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The Rocky Path to Writerdom

Roger Rosenblatt’s guide for aspiring writers delivers tough love and timeless advice

Want to become a writer?

Here’s a tip: Books about writing will encourage you — to pursue another line of work, that is.

In her memoir, The Writing Life, Annie Dillard equates authors to inchworms in agony, oblivious to what they are doing or where they are going.

In Paul Auster’s Hand to Mouth, his memoir about his early struggles as a writer, the author warns, "You have to be prepared to walk a long, hard road for the rest of your days."

And in the first line of her short story "How to Become a Writer," Lorrie Moore utters the most discouraging words of all: "First, try to be something, anything, else."

Now one more scribbler has hopped aboard the disenchantment bandwagon — but he has customized it with features of hope. In his new book, Unless It Moves the Human Heart, veteran journalist and playwright Roger Rosenblatt chronicles his experience teaching a class called Writing Everything at Stony Brook University in 2008. His first question is whether his students are prepared to write anything: “Who will recognize that writing is hard labor, work?” he asks himself. But the class members slowly gain that recognition, and what follows is the revealing if occasionally cantankerous diary of a foreman admiring the work of his crew — and marveling at how much of their own creation they had to tear down in order to complete it.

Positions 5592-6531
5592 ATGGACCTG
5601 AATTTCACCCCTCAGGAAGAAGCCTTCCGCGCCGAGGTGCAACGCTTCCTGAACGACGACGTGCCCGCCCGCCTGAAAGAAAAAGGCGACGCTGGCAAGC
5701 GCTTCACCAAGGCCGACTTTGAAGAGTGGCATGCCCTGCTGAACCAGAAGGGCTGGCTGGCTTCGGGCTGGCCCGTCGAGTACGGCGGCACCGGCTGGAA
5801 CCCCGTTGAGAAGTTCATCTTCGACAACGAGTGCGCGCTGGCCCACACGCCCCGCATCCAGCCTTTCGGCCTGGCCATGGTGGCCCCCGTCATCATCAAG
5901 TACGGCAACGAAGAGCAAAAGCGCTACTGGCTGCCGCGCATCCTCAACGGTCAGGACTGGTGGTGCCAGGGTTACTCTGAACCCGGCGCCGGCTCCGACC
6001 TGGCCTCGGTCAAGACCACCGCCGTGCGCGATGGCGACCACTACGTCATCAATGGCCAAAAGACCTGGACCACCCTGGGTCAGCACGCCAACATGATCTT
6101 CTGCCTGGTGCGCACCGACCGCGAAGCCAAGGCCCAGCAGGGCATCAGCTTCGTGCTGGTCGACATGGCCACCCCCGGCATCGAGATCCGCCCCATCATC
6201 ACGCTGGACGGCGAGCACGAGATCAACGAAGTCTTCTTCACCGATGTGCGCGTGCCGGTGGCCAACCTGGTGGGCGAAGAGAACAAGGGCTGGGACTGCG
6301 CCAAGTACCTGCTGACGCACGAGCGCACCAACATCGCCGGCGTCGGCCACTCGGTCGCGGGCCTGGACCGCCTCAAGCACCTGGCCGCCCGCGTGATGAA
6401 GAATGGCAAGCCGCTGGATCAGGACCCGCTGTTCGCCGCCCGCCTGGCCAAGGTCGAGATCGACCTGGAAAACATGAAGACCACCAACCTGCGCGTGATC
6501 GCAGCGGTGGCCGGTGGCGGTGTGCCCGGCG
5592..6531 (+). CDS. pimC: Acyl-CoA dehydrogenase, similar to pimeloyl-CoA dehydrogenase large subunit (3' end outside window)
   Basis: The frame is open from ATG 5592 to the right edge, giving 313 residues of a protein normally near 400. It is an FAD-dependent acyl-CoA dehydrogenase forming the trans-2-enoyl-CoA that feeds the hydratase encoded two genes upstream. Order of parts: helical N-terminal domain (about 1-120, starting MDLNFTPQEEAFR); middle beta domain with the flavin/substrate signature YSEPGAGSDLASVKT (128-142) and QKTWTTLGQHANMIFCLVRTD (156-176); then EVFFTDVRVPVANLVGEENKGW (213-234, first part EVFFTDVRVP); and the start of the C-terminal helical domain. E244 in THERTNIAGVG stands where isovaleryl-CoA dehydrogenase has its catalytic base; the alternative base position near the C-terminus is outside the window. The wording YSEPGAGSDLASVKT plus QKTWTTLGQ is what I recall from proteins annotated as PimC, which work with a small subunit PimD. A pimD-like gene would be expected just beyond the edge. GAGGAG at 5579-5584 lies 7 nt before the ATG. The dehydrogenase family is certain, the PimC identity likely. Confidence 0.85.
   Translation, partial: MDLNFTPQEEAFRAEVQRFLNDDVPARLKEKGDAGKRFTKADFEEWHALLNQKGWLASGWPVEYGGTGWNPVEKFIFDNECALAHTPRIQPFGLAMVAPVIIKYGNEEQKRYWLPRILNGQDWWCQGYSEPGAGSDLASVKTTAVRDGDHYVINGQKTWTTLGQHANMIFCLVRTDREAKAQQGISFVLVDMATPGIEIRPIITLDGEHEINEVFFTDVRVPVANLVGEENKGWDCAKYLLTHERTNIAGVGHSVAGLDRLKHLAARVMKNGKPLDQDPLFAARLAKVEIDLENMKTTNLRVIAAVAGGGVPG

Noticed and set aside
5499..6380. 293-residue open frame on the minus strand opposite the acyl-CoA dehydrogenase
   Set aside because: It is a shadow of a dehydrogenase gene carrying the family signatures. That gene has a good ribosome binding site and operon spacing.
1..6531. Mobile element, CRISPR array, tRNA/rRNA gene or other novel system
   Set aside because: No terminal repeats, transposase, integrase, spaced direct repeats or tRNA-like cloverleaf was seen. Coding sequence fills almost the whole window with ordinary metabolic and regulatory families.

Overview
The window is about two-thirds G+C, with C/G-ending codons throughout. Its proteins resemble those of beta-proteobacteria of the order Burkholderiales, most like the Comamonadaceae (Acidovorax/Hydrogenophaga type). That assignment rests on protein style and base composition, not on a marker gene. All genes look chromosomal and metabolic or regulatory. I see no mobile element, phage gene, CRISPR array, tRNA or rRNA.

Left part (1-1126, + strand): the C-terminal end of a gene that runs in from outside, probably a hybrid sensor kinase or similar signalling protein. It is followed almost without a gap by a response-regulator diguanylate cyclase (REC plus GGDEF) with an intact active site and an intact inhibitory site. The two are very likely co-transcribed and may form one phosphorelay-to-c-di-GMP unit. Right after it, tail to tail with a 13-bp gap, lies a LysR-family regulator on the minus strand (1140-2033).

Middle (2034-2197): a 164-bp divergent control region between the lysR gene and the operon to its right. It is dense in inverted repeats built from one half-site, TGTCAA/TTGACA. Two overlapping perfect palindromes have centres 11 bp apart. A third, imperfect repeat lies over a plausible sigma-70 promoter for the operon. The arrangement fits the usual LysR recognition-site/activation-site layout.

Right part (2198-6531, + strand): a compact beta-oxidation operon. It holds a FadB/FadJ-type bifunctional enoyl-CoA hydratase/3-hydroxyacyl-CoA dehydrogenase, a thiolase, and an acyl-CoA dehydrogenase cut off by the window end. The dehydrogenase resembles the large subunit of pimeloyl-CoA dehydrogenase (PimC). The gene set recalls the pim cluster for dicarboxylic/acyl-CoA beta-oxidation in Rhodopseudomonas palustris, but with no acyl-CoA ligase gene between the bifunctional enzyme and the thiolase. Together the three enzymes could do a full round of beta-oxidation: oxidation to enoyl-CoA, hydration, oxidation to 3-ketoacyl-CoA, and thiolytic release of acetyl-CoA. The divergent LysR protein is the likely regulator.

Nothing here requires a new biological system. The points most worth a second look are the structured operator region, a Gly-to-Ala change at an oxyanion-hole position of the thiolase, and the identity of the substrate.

You can’t finish this book without buying into Rosenblatt’s premise of literature as labor. But there’s joy in his story too, as he presents the subtle pleasures of our obsession with words. For all his hardheadedness, Rosenblatt has constructed a lively, thoughtful and ultimately encouraging manual, one that celebrates the moments when writers are at their best — which is to say their most honest.

It helps that, unlike many similar books, Unless It Moves the Human Heart — subtitled The Craft and Art of Writing — does not limit itself to a single voice. Its chapters are framed by classroom discussions between Rosenblatt and his dozen students of all backgrounds, ages and skills. (Among them are the 71-year-old daughter of a U.N. diplomat and a 57-year-old librarian with a soft spot for modern poetry, as well as several students as young as 22.) As they cover the traits that distinguish a good personal essay, short story or poem, the author jumps in with the occasional Olympian pronouncement about what makes for good writing. “I believe in spare writing,” he notes. “Precise and restrained writing. I like short sentences. Fragmented sentences, sometimes.”

But he always lets his students steer the conversation. Like the wise improv comic who says yes to any scenario, Rosenblatt makes it a point to find “something valuable in every comment students made, no matter how far off the mark it might be.” This yields some open, funny exchanges. Parsing a student paragraph overstuffed with modifiers, for example, Rosenblatt is sarcastic but genial: “Okay, George. You tell me what’s wrong with this. We only have a week.” George sounds contrite — but enlightened: “I do get it, you know. Sometimes I can’t help myself.”